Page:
New Life in Openmoko Phones

Werner Almesberger werner at
Fri May 22 03:37:19 CEST 2009

Nils Faerber wrote:
> Wouldn't it be more fruitful to create a project that is only concerned
> about providing the best possible tools, hardware and software, for
> braking into and reverse engineering existing devices?

There are already a number of projects that do exactly this, such
as OpenEZX and gnufiish. There are a number of limitations to this
approach, though:

- there's always the risk that you can't "forcibly open" some
  important chips

  E.g. see the still large number of "0%" items on

- it's difficuly to get power management right without knowing
  exactly what goes on in the device

- even if you succeed, there's no guarantee that the vendor won't
  make some changes for the worse (from the Open Source point of
  view) in new revisions of the product.

  E.g., OpenWRT got bitten by a radical change of the core system
  architecture of the WRT54G. Luckily, LinkSys/Cisco could be
  convinced to make a variant specifically targetted for Linux.

- worse yet, considering the amount of time such reverse engineering
  takes and the short life cycles of these products, the product may
  already have been replaced by the time you catch up. This means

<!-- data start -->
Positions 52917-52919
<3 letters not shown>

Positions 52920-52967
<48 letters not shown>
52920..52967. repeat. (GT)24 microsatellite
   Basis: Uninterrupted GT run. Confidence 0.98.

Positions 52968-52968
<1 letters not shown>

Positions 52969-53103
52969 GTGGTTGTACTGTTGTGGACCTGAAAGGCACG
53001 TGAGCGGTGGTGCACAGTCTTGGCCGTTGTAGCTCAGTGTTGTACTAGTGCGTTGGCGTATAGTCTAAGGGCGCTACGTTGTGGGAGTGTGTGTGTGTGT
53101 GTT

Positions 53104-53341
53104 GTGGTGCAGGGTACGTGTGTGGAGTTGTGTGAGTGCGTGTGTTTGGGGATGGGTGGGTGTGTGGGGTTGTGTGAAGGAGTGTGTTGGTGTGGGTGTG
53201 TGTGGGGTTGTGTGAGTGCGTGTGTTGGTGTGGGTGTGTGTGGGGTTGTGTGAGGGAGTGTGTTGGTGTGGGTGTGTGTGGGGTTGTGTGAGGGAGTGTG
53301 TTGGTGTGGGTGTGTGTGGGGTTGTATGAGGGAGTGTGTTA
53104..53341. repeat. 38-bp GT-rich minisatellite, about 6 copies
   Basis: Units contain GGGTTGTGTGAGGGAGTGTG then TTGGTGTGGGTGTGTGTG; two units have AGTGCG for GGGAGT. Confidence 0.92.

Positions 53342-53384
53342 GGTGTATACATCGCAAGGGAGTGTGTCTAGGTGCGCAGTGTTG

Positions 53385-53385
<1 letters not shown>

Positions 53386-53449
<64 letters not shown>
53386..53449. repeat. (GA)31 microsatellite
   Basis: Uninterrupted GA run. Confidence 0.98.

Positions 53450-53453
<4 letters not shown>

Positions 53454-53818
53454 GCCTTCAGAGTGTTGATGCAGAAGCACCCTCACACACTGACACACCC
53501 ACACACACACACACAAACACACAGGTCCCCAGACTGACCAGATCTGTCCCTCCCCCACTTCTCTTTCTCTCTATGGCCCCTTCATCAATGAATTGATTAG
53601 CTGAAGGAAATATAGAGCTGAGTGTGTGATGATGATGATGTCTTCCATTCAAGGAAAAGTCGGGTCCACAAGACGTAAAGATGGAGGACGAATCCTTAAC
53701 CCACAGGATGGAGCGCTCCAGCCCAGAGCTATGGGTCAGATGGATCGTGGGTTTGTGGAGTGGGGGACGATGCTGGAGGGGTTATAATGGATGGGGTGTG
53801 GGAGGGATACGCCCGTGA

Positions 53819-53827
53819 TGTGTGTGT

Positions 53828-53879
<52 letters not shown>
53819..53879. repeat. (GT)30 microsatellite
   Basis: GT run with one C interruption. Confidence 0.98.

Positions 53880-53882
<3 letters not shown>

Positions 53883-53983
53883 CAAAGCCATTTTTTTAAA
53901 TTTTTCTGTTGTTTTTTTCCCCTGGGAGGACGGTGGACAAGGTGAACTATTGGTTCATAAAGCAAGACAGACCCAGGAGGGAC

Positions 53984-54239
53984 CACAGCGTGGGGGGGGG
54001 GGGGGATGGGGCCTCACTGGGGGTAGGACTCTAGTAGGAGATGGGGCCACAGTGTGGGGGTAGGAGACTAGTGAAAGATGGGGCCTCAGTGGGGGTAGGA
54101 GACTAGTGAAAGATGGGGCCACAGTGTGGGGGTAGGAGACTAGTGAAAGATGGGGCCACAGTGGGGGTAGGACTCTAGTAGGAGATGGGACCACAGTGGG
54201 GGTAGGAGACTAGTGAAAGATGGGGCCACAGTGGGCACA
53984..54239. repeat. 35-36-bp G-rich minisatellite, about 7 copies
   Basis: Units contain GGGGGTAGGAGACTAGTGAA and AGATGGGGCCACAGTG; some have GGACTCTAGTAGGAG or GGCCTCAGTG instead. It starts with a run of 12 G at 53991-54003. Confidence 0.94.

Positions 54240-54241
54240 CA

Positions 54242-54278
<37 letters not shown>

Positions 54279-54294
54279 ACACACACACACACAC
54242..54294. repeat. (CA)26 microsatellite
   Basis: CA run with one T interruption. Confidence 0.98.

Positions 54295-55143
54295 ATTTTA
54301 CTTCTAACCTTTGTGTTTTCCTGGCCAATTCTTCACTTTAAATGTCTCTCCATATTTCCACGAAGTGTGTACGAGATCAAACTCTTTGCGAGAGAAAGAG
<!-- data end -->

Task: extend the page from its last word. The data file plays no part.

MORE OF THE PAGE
that it will be very difficult to spread such opened devices
  outside a groups of very determined enthusiasts.

  E.g., consider the age of the hardware OpenEZX, being in fairly
  good shape as far as the software is concerned, uses.

Of course, none of this means that this approach is guaranteed to
fail, there is the success story of the WRT54G, but that's also
a much simpler and extremely long-lived device.

So the bottom line is that I don't think this approach can only
scale if you can convince the company whose phone you "opened" to
cooperate with you. And it's unlikely that they would be able to
open their design, even if you could convince them they should.

On the other hand, the approach where you own the design can be
brought to mass-production with anyone's support. Even a small
carrier or a consortium of interested parties could do it.

Furthermore, an open design lowers the barrier of entry for people
who want to make variants. Not only do they not have to license
the design, but they also don't depend on a single company to
support them.

> Hardware is needed in the form of good debug adapters. Those would be
> much easier to have made than a complete phone device. Good software is
> needed for the hardware debuggers and also for disassembly analysis,
> protocol analysis etc.

I think in terms of tools, both approaches can share a lot. A
protocol analyzer will help you debug your own implementation 
just as well as it will help you to discover a vendor's mystery

- Werner

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